"Just a compilation of some of my old favorites. I want to have something different for tonight's class."
"What's special about tonight's class?" Alison asked.
"We have T. J. Martinez signed up."
"The third-base player for the Yankees?"
"Yes. And since he's good friends with Nate Stern, I thought we needed to make a good impression." Keeping the club owners and their friends happy was the name of the game.
"Maybe you should have arrived earlier."
"Alison, I don't mind a little ribbing, but you have to drop that. We have thirty minutes before class starts."
"I know. Sorry, I'm bitchy today."
"Marc is leaving for Afghanistan for another deployment."
"When?" Jen asked. Marc was Alison's brother and they were very close. Alison often said that he was all she had.
"Three weeks. I "
Jen went over and hugged her friend. "He'll be fine. He always is. And I'll help you through it."
Alison hugged her back and then stepped away. "You're right. Now tell me more about the songs we are using tonight."
Jen knew that Alison needed to lose herself in the music so she could forget about her life for a while. Jen wasn't sure she could be as brave as Alison. Having a brother who was a warrior and would always be called to a battle somewhere in the world was hard. She saw it on her friend's face every time Marc got deployed.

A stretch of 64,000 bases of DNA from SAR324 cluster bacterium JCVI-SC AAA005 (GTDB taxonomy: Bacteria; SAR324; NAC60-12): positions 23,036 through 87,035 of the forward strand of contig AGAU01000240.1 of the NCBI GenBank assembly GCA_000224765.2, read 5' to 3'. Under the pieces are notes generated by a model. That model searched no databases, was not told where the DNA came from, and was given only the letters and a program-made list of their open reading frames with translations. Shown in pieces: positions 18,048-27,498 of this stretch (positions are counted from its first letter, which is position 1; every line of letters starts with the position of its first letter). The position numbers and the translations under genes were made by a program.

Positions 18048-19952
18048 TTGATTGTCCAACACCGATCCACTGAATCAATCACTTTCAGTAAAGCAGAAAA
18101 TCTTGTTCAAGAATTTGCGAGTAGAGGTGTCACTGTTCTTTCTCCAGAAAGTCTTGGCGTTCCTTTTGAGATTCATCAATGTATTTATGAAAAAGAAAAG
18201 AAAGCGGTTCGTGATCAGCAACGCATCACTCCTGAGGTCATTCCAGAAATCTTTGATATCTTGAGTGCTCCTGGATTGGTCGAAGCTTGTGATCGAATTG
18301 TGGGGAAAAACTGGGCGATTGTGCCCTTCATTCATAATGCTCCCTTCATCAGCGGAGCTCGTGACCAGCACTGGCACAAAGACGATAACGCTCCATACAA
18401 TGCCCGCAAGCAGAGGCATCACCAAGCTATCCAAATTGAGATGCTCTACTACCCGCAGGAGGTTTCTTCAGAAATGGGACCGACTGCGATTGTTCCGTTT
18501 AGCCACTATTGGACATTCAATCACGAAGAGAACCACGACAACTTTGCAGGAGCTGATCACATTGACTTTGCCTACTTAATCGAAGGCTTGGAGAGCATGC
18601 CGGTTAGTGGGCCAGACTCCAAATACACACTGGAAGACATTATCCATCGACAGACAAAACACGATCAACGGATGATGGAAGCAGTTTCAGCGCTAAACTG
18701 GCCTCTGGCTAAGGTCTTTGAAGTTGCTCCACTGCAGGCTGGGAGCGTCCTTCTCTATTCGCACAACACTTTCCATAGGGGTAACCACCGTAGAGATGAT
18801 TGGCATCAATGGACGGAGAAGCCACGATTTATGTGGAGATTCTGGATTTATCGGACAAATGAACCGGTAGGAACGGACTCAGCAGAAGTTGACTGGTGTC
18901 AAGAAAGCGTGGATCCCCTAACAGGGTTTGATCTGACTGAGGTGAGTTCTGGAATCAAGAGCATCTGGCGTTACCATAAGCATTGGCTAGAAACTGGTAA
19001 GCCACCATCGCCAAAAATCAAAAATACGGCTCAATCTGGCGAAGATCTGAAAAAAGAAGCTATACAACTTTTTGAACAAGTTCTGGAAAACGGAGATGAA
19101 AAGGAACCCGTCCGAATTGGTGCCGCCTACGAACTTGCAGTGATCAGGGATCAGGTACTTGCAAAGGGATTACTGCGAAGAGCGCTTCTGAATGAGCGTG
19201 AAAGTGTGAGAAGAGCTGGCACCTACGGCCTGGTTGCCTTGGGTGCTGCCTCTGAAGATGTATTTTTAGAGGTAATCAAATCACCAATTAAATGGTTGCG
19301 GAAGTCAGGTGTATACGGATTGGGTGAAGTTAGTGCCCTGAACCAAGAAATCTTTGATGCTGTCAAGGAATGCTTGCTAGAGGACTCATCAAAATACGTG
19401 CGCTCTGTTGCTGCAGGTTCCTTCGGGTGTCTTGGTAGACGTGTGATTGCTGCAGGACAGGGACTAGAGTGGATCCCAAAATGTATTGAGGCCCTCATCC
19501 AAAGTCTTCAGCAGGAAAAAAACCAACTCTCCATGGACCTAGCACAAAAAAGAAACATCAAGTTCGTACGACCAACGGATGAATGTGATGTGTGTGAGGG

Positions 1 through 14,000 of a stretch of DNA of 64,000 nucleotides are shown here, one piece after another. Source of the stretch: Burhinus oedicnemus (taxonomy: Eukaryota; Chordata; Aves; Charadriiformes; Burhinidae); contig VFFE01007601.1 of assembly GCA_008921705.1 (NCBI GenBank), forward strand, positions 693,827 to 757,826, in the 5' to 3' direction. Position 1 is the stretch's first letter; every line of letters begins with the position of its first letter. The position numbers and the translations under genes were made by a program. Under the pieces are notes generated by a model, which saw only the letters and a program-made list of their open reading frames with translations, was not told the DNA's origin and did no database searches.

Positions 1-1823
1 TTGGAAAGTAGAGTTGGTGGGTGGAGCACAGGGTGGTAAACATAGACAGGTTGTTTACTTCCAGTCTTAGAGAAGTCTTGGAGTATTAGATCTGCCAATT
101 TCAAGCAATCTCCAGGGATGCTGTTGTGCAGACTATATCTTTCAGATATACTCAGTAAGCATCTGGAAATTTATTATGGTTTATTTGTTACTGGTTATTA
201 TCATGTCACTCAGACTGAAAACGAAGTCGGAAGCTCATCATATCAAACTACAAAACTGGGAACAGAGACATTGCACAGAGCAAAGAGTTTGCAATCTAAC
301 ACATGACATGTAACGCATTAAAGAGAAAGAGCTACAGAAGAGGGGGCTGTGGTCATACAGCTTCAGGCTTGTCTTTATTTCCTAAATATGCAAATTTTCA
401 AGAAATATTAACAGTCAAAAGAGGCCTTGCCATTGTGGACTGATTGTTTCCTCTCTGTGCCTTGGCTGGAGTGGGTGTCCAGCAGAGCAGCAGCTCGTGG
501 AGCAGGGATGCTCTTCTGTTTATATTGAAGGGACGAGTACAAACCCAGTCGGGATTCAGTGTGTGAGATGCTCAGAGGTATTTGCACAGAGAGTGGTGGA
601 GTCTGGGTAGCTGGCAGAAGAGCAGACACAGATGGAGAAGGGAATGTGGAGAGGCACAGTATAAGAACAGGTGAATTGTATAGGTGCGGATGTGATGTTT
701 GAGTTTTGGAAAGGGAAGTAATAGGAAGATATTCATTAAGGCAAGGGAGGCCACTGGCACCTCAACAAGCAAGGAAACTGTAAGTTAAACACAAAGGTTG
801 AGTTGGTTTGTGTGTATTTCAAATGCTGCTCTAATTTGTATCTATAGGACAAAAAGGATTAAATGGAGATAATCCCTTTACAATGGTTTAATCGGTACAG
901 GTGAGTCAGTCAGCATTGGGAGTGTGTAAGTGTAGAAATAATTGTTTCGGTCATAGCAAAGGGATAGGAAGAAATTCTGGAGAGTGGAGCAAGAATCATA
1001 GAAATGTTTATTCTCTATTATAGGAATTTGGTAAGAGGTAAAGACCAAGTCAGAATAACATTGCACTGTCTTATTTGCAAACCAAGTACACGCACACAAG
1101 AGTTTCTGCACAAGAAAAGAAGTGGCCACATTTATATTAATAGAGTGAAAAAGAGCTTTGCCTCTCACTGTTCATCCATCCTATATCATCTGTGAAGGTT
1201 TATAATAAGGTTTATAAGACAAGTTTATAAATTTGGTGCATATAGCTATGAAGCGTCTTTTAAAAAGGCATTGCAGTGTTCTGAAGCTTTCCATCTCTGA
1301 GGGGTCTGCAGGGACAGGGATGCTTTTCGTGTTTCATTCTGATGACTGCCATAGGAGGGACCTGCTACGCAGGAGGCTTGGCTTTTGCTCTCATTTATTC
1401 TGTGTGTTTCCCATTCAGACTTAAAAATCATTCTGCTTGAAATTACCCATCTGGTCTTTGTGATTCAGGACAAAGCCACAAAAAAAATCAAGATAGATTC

The music soon echoed through the empty dance hall as Alison and Jen began their routine. Alison was an okay dancer, though she would never have made it in the competitive world of dance as Jen had. But for Luna Azul she was more than competent.
"I like this," Alison said.
"Great. I want you to add a little more hip twist at the end of the sixth beat like this," Jen said, showing her. "Very nice, Ms. Miller."
Jen stumbled and glanced toward the door to see Nate Stern standing there.
He was tallat least six feet in heightand had thick blond hair that he wore cut close to his head. He had the kind of deep and natural tan that everyone wanted and wore his clothes with a stylish panache that she honestly admitted she envied. He had a stubborn-looking jaw with a small scar on his chin from a baseball accident when he was ten.
Why did she know these things? She shook her head. One of the reasons she'd applied for this job was that she'd always been attracted to him. She'd seen his picture in the paper when he'd been a rookie for the Yankees and she'd been smitten.
"Thank you, Mr. Stern. Is there something I can do for you this evening?" she asked.
"I'd like a private word," he said.
"Alison, will you leave us?"
"That's not necessary," he said. "Please join me on the balcony."
She took a deep breath. She hated following orders or letting anyone else be in charge. "Keep practicing."
Alison nodded as Jen led the way out of the rehearsal room and out to the balcony. She tried to be nonchalant but she couldn't help her nerves. This job was literally her last chance in the dancing world. If this didn't work out she was going to have to stop dancing and take Marcia, her sister, up on that secretarial job at her law office. And that was the last thing she wanted to do.
"Is something wrong?"
"No, quite the contrary. I've heard nothing but good things about you and I wanted to come and see for myself."
"So you'll be attending my class tonight?" she asked.
"Yes, I will be."
She almost scowled at him but years of performing for judges enabled her to keep her smile on her face. "That will be wonderful. I believe one of your former teammates is signed up for our class as well."